Quest for the elusive golden-spotted estuary cod

I have always loved Weipa, a small town of around 3500 people near Cape York in Far North Queensland. The town is renowned for bauxite mining and exceptional fishing.

Recently, I was begged by a small crew of loosely-termed ‘gents’ to go on a one week land-based fishing expedition. Flyfishers come from all parts of the world to Weipa to sight-fish blue bastards and permit, amongst the many other species on the menu up there. However, I had only one fish in mind: the elusive golden-spotted estuary cod, aka the GSEC. Having caught so many permit and blue bastards, they are getting boring, so I set myself this new goal.

The first thing readers need to understand, is there have been so few sightings and recorded catches of the GSEC, not a lot is known about them. From my research, I deduced that they live in estuaries and the sea, have big mouths, and require extreme talent to hook. Fly choice was going to be difficult, as no one really knows what they like. Internet reports are scant but if they are anything like their mentally-challenged cousin, the black-spotted estuary cod (see photo with Max) then they could range in size from 15cm up to a whopping 30 cm.

Max with the very common black-spotted estuary cod.

So the lofty objective was set, and first thing was to gear up pre trip. Not knowing what I would need, I decided to head down to the Flyfisher in Melbourne and just buy everything I could carry home without my wife finding out. Naturally, a new 10 weight was needed because I didn’t want to fracture an 8 weight if I hooked into a 30cm GSEC. Nine different types of lines were needed, 4 different-coloured Simms caps… and a Sage One as backup. Four leaders, lots of tippet, finger-guards for the GSEC’s likely blistering runs, fly-tying gear for a few hundred flies, and I was set.

I tied up a number of flies, but my specialty was the White Clouser with 38 strands of DNA rather than the standard 37. Their dumb cousin, the black-spotted estuary cod (again, see Max and catch) eats pretty much anything, but the GSEC is notoriously selective and to persuade it to take, requires a dead-accurate cast, followed by perfect line management and no drag. Once a GSEC eats, you must apply a half strip/ half trout strike, which I have perfected over the years.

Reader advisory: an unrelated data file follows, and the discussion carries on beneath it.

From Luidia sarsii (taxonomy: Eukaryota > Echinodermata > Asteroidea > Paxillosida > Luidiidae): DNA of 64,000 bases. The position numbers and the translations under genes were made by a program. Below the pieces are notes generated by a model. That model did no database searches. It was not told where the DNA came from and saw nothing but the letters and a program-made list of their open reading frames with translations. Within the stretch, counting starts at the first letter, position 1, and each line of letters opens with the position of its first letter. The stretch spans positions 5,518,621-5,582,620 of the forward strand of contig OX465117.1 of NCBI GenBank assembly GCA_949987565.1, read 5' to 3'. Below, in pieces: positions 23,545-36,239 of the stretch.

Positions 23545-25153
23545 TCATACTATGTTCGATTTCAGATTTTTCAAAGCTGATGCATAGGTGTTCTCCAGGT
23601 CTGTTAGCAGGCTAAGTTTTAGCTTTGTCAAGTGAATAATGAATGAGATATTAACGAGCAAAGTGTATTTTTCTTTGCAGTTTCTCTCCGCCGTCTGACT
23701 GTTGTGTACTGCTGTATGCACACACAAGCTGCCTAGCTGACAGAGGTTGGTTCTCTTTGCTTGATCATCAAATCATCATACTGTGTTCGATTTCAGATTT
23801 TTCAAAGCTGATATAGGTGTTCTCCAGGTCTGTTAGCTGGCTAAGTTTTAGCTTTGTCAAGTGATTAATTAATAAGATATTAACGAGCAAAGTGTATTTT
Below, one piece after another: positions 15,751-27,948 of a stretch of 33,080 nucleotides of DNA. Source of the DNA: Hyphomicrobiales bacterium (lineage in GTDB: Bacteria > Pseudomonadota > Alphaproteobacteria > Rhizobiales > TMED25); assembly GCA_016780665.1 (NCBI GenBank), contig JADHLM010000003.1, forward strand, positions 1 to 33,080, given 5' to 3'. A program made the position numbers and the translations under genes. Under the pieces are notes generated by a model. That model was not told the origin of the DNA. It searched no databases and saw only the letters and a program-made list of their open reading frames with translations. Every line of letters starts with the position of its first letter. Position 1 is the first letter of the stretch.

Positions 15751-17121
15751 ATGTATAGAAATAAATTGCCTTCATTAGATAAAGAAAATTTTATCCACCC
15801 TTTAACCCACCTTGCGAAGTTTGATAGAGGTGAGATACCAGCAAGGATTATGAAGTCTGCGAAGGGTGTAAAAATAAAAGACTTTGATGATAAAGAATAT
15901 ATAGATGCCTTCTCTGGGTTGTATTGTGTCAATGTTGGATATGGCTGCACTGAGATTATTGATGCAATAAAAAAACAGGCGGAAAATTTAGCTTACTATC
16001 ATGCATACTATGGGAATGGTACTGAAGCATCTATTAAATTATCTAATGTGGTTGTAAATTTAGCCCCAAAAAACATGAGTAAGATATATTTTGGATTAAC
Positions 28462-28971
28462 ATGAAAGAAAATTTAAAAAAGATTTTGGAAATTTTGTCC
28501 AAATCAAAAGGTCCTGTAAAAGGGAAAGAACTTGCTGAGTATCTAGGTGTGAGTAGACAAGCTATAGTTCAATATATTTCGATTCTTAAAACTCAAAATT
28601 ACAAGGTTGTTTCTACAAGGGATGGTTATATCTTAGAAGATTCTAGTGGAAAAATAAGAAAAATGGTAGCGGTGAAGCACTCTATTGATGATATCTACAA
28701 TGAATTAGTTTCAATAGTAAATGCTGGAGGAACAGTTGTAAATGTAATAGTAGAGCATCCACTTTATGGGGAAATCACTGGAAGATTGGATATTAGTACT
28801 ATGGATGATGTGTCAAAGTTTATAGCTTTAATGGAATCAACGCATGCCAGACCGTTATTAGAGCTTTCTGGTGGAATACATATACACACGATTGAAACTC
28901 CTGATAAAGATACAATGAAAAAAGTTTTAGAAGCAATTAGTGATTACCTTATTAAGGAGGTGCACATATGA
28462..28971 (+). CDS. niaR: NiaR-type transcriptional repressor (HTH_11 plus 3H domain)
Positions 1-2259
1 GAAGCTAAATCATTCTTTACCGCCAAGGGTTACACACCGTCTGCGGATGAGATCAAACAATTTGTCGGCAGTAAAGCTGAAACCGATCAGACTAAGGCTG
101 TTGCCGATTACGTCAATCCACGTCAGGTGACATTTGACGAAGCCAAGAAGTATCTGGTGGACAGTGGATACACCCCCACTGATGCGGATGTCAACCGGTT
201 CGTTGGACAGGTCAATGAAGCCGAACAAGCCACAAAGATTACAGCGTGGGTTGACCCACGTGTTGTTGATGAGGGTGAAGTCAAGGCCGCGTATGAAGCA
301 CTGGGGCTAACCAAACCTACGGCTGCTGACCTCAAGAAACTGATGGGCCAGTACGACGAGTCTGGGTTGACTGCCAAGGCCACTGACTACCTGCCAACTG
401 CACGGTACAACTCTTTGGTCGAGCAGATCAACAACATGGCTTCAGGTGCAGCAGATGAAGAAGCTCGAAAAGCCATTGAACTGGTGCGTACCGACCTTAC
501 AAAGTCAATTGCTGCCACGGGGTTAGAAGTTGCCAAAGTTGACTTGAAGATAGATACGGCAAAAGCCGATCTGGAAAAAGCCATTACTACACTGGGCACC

We arrived in Weipa to be welcomed by the scorching heat. Gear was assembled, and a few days of fishing followed. While Max, Tim, Ron and I tried our best to catch a GSEC,  all we could show for our efforts was a blue bastard, 6 million queenies, tuna and a number of other species. Time to put on the heat.

Tim with a bycatch blue bastard, which snatched his fly where he thought a GSEC might be lurking. He is smiling on the outside but crying on the inside.

I instructed my guide Bargy on the best place to take the boat. He seemed really happy that I was taking over. I knew a strip of beach which had a lots of saltwater and sand. Visibility was okay, although with clouds overhead I knew spotting could be a challenge.

The guide’s buff hides his delighted expression as I suggest where we should fish next. (Max seems to be holding a fish no one is very interested in.)

Bargy positioned the boat exactly as I specified and everyone took cover before I cast (which is apparently a normal thing to do when in a boat with me). The 38-strand White Clouser was ready to rock and roll. Two long false-casts with my signature tailing loop (part of the special technique I use for GSEC), and whoosh! The line shot out the tip of my rod and the fly landed nearly 4 metres away – perfect! Strip, strip and BANG! The fish was on. I did my usual special strike which lodged the hook well into the mouth of the cod, which fought like a tennis ball. After an exhausting 3 or 4 seconds, we carefully brought the fish to the side of the boat and I marveled at the beauty of my first GSEC on the fly. Tears of elation trickled down my face and my guide also seemed to be crying; no doubt he was similarly overwhelmed.

The fish measured in at around 27cm; possibly a world record. The guide released the fish before I managed to photograph it and my fishing partner was still asleep. Luckily for me though, I was able to extract a photo from the heart-stopping GoPro footage. A special fish indeed! High fives were (almost) accepted all around and it was once again beer o’clock.

At last! Is there any more spectacular fish than the golden-spotted estuary cod?

Not surprisingly (given how hard they are to catch) the next few days did not produce any more GSECs, just a bunch more barra, queenies, trevally, tuskys, couta, mackerel, bream, jacks, salmon and other common species. Still, although only one GSEC was caught amongst the four of us flyfishers, it was still a great trip. The others are probably still retelling my story to all their friends.

The writer with more bycatch whilst fishing for GSEC.

Tips for targeting the GSEC

  • Simms blue camo cap – essential
  • 10 weight rod with 10 weight sink-tip line: best for casting tailing loops
  • Fly: 38-strand White Clouser on a 1/0 hook, tied a bit wonky (to look crippled of course).
  • Never be afraid to tell your guide what to do and where to go. They love that you are trying to get involved; after all, they do the same thing day in, day out, so they’re always keen for some refreshing new advice.
  • Never give up!